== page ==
Soto Ready if Needed

Despite certain speculation and virtual armchair (general) managing, Geovany Soto admits he never fully planned to get a call up to Chicago – even with Cubs catcher Michael Barrett facing a 10-game suspension for punching White Sox showoff A.J. Pierzynski.

Barrett began serving the suspension on Monday when it was upheld prior to the Cubs' opening of a three-game interleague series with Cleveland at Jacobs Field. The Cubs won the game, 12-8. It was the first time the Cubs had played the Tribe since 1999.

Rather than promote Soto or someone else from the minor leagues temporarily, the Cubs decided to fill the hole left by Barrett's suspension with backup Henry Blanco, who hit two home runs in the team's three-game weekend sweep at the hands of the Detroit Tigers at Wrigley Field, which dropped them 16 games below .500.

Phil Nevin caught one inning behind the plate in Sunday's 12-3 loss and will serve as emergency catcher.

While the 23-year-old Soto appeared to be the most idealistic choice to aid Blanco, he admits a call up was something that he never banked on.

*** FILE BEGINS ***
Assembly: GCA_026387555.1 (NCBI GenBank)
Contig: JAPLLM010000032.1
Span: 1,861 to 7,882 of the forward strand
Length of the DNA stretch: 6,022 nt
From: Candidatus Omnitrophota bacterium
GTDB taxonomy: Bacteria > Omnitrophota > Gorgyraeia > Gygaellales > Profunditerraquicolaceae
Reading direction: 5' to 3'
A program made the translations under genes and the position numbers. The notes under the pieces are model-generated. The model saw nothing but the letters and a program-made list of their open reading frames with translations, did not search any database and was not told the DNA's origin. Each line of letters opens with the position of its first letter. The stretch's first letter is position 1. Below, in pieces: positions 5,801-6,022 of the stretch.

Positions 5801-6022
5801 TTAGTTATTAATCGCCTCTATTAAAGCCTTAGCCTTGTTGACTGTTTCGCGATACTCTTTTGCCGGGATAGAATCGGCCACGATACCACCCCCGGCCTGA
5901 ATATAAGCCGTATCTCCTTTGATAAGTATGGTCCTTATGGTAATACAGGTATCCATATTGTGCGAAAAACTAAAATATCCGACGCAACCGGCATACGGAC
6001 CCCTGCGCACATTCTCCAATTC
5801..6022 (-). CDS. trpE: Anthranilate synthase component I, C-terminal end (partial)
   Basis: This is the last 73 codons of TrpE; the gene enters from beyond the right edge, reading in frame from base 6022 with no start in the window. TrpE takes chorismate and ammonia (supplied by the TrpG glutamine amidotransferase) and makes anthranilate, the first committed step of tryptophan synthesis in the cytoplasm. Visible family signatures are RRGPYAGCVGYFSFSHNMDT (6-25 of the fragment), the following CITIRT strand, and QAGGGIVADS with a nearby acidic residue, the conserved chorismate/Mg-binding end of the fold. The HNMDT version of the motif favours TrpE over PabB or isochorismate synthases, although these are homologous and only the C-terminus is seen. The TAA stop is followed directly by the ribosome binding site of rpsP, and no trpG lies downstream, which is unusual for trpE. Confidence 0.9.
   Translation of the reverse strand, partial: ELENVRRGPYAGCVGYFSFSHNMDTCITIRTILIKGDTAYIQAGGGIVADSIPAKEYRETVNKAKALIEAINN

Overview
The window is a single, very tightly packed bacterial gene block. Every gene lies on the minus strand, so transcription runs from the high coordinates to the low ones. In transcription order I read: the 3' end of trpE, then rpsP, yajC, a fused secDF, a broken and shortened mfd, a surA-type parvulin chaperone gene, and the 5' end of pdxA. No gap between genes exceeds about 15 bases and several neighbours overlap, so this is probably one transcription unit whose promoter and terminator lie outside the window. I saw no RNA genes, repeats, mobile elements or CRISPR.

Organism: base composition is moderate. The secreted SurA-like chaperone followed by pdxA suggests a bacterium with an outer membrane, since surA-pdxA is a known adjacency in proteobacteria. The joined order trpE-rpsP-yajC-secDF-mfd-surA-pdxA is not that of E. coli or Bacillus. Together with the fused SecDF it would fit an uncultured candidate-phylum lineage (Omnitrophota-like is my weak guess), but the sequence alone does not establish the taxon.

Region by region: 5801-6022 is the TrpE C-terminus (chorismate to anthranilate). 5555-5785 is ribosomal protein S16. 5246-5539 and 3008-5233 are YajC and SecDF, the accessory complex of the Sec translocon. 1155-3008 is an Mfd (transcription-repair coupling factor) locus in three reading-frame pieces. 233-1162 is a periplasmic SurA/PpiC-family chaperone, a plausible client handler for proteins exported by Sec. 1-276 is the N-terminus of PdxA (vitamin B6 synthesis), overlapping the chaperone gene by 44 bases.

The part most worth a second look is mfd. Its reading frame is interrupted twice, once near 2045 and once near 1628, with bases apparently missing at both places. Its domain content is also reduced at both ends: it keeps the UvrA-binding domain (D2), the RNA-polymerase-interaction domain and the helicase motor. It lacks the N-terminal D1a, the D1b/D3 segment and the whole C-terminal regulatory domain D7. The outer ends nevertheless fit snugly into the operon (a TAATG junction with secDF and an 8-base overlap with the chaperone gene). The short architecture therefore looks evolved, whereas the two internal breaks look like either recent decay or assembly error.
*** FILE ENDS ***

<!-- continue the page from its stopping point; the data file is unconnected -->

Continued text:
"It's definitely something you think about," said Soto, who was batting .263 in 56 games for Triple-A Iowa entering the week. "At the same time, you still have a place on your team here and you have to perform."

Soto has recently met with struggles at the plate, where his average has fallen from .288 (June 2) to .259 following Iowa's 3-0 loss to Albuquerque on Monday.

Defensively, opposing runners have swiped 60 bags against Soto this season – the most allowed by any catcher in the Pacific Coast League. He has thrown out 26 percent of would-be base stealers.

"I'm not really surprised not to have been up there sooner," Soto said. "These guys know what they're doing. They've been developing players for a long time. I feel they've prepared me well for whenever I do go up there."

While Soto insists the talk of a possible promotion hasn't affected his recent play, Iowa hitting coach Von Joshua disagrees.

"It's on his mind, certainly," Joshua said. "I'm sure there's a lot of pressure on him. That's the toughest thing at this level a lot of times – keeping these guys focused because they're so close to Chicago. They hear a lot of things on the radio or in the papers. It's tough enough to get these kids to focus, so when things like this are out in the mix, it can always have an effect."

Working with Barrett in Spring Training and late last year during a September call-up to Chicago has prepared Soto for the moment when the Cubs finally are ready for him.

"He's a great guy, Barrett is," Soto said. "He shares ideas on every aspect: hitting, receiving the ball, lowering his stance at the plate, or whatever else. Whatever he has, he shares it with you. He helps you out."

Added Soto, "It would be a great experience for me to get called up. Stuff happens and although you never count on things like suspensions or injuries, I feel like I'm ready."


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